We are so screwed: 60 percent of Nigerian lecturers don’t have a PhD

by Tolu Orekoya

Professor with PhD? Not a problem

In days of yore in this country, when things were still good, Nigerian graduates with 2:1 and above automatically got offered a graduate assistantship within by their university. After a couple of years at work, they got offered scholarships to attend some of the best schools in the world – MIT, UCLA, Cambridge, Oxford, Harvard. You name it, you found a Nigerian on a government scholarship there. Many of them returned to fulfill their employment bond with the government, only to be forced out of the academia by the upheaval in the country during the 1980s and 90s.

Fast forward to today, 60 percent of university lecturers don’t have a Ph.D. President Goodluck Jonathan dropped this bombshell of a statistic while launching the Presidential Committee on Award of Post-Graduate Scholarship to first class graduates at the council chambers of the Presidential Villa, Abuja. The president said:

“This idea is for our best brains to form the core of human tools that would drive the sustainable transition for this country. The information I got from the Executive Secretary of the National Universities Commission (NUC) is that about 60 percent of our academic staff in Nigerian universities don’t have Ph.D.s, that is quite embarrassing, that is not good enough.”

The committee has been mandated to select 100 of the brightest graduates in the country and send them to the top 25 universities in the world in the hopes that in five years, they would return, equipped with the knowledge and skills to give us a start in rebuilding our educational system. Whether or not that 100 would be enough to make an appreciable impact, or how many of the students would be willing to come back home after graduation to become and under-paid lecturer or researcher in a university, are questions that were not addressed at the time.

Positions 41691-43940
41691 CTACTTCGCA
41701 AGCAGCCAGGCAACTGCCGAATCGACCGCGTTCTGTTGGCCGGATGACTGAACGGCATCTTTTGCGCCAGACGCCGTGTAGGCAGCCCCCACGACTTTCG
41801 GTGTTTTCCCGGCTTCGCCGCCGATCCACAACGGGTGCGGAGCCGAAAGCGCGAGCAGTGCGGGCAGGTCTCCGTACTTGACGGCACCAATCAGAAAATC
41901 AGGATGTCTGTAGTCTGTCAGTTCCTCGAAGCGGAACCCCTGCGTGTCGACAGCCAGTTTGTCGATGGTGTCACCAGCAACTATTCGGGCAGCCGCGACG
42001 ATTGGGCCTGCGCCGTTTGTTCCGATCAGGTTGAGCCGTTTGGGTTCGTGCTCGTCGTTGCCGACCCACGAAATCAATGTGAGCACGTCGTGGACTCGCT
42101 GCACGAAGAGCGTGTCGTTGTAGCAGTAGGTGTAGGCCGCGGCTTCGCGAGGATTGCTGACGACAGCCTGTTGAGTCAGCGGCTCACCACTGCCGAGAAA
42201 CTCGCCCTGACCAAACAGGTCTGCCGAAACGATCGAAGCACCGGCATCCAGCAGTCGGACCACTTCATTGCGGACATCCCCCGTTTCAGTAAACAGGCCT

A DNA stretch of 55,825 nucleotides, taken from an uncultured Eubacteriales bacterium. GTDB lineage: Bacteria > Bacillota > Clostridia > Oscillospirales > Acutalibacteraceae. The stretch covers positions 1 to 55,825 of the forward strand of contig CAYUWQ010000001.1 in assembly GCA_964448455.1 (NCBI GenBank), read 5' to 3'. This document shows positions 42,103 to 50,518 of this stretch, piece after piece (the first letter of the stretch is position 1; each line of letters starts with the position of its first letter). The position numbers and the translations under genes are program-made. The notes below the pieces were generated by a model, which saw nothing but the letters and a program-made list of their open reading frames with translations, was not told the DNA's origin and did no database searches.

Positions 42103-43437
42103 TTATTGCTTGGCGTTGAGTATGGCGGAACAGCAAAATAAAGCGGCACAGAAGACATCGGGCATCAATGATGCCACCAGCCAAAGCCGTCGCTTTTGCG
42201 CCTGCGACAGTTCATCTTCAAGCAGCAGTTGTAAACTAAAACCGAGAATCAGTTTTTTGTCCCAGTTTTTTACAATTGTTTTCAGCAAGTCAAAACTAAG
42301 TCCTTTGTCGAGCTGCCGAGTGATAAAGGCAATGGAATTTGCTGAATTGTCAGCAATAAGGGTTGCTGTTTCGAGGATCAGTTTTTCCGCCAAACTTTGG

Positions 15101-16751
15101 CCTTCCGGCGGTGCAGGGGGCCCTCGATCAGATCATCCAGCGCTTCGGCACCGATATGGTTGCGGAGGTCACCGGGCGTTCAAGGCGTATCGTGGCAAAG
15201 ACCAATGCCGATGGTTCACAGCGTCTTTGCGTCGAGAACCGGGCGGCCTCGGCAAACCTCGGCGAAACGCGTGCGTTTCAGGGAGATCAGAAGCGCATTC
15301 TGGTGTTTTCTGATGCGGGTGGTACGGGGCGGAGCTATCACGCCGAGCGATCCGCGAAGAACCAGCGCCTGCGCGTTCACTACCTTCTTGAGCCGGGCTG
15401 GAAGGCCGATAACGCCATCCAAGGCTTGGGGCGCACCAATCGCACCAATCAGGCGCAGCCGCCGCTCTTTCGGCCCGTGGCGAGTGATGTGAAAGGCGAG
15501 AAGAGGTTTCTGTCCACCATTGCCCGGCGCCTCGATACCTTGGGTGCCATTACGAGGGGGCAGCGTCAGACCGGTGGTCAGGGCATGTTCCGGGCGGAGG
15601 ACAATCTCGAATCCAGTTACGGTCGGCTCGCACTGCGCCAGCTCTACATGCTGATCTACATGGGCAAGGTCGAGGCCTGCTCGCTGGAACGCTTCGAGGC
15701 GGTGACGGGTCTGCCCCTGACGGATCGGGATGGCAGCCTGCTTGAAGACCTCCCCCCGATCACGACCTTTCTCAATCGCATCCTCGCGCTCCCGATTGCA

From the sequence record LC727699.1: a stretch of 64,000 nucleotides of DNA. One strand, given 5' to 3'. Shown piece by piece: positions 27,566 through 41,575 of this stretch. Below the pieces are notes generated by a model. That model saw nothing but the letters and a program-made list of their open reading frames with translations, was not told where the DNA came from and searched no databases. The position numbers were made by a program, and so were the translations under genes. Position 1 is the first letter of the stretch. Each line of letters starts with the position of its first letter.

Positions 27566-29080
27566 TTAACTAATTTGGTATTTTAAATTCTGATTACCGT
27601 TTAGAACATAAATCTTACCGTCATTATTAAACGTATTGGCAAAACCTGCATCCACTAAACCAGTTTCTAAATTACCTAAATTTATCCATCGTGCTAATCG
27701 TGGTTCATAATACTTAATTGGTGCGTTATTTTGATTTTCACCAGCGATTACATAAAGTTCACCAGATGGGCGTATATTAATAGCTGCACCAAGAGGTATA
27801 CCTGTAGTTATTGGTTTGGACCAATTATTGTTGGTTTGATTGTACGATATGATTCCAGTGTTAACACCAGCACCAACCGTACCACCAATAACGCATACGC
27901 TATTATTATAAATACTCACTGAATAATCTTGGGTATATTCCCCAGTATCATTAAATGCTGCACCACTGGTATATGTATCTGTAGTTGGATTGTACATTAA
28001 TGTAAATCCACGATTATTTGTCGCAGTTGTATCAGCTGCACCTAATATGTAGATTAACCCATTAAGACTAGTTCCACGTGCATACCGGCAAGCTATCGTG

The committee has been mandated to reduce the 60 percent number down to 10 percent. There was also an emphasis that there would be no quota in awarding scholarships. This might be a serious blow to women in education, who traditionally do not get access to higher education opportunities as much as men do, and in the long run, may prove harmful to the education of women in general.

For officials of the Ministry of Education who may not be interested in the nation building “nonsense” espoused by the president, they must be excited about this part of the president’s speech:

“The ministry of education and this committee will have to travel to these universities to negotiate for positions in the top 25 universities in the world.”

Can anybody say estacode?

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